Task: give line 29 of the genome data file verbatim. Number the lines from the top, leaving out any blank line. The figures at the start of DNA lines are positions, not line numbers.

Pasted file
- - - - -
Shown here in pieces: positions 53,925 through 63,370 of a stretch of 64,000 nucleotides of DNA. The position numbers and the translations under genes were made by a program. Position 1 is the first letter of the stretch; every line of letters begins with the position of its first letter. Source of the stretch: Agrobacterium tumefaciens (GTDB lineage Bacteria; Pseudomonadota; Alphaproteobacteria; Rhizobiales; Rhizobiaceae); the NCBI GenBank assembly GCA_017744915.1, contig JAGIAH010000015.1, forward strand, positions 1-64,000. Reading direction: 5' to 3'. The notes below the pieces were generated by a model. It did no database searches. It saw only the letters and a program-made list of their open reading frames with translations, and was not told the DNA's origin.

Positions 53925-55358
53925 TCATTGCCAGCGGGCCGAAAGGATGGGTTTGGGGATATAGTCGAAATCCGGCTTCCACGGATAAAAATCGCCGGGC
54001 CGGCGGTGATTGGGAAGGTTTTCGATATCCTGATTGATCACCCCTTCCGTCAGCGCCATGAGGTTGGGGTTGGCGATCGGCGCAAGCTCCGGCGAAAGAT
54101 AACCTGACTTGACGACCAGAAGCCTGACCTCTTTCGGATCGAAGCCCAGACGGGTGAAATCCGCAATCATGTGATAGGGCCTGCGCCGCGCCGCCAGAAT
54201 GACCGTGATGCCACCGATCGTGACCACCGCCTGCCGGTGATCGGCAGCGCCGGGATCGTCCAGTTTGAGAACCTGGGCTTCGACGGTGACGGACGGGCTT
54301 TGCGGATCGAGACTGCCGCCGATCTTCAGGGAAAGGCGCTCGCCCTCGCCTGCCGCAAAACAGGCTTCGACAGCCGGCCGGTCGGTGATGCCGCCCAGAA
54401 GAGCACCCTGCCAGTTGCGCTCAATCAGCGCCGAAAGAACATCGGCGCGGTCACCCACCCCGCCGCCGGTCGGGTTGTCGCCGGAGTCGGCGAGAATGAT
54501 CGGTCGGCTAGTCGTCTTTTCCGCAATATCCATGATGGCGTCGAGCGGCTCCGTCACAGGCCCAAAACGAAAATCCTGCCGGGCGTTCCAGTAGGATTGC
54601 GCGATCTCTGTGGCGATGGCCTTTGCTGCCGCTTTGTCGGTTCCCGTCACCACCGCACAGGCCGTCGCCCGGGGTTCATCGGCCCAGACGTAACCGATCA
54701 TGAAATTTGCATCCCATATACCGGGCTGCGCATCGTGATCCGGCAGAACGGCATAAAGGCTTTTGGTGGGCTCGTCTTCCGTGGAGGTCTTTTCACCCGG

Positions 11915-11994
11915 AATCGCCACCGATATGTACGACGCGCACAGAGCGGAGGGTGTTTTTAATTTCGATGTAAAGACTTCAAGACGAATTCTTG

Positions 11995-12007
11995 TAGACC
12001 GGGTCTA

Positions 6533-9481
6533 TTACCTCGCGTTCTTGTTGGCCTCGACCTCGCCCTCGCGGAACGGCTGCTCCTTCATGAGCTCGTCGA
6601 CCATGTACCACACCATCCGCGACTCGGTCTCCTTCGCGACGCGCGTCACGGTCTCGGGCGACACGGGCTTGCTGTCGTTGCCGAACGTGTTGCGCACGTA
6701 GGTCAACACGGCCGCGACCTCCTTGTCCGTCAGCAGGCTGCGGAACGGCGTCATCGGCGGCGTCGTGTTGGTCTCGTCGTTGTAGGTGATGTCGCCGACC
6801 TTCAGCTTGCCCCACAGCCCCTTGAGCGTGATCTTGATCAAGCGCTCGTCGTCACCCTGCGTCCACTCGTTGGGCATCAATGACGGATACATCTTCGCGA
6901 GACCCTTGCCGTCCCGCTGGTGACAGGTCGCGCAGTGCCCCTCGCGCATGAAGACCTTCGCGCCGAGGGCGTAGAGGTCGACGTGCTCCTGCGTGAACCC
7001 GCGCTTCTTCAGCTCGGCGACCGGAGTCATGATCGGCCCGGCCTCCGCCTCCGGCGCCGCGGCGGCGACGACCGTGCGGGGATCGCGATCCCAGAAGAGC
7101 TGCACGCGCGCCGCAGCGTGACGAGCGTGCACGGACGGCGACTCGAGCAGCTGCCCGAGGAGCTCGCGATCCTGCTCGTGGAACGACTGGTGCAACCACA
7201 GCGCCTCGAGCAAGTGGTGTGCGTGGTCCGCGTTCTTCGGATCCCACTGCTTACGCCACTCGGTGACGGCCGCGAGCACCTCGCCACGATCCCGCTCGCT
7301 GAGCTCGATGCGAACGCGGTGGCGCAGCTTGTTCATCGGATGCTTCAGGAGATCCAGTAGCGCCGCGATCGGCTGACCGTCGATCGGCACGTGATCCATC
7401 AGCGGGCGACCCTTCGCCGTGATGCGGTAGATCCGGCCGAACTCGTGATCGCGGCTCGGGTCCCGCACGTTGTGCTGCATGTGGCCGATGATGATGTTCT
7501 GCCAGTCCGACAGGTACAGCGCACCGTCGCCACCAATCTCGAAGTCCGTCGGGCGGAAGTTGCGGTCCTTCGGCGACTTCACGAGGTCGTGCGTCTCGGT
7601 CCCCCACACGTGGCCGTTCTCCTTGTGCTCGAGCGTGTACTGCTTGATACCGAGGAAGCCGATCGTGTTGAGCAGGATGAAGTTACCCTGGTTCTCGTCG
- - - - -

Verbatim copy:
7601 CCCCCACACGTGGCCGTTCTCCTTGTGCTCGAGCGTGTACTGCTTGATACCGAGGAAGCCGATCGTGTTGAGCAGGATGAAGTTACCCTGGTTCTCGTCG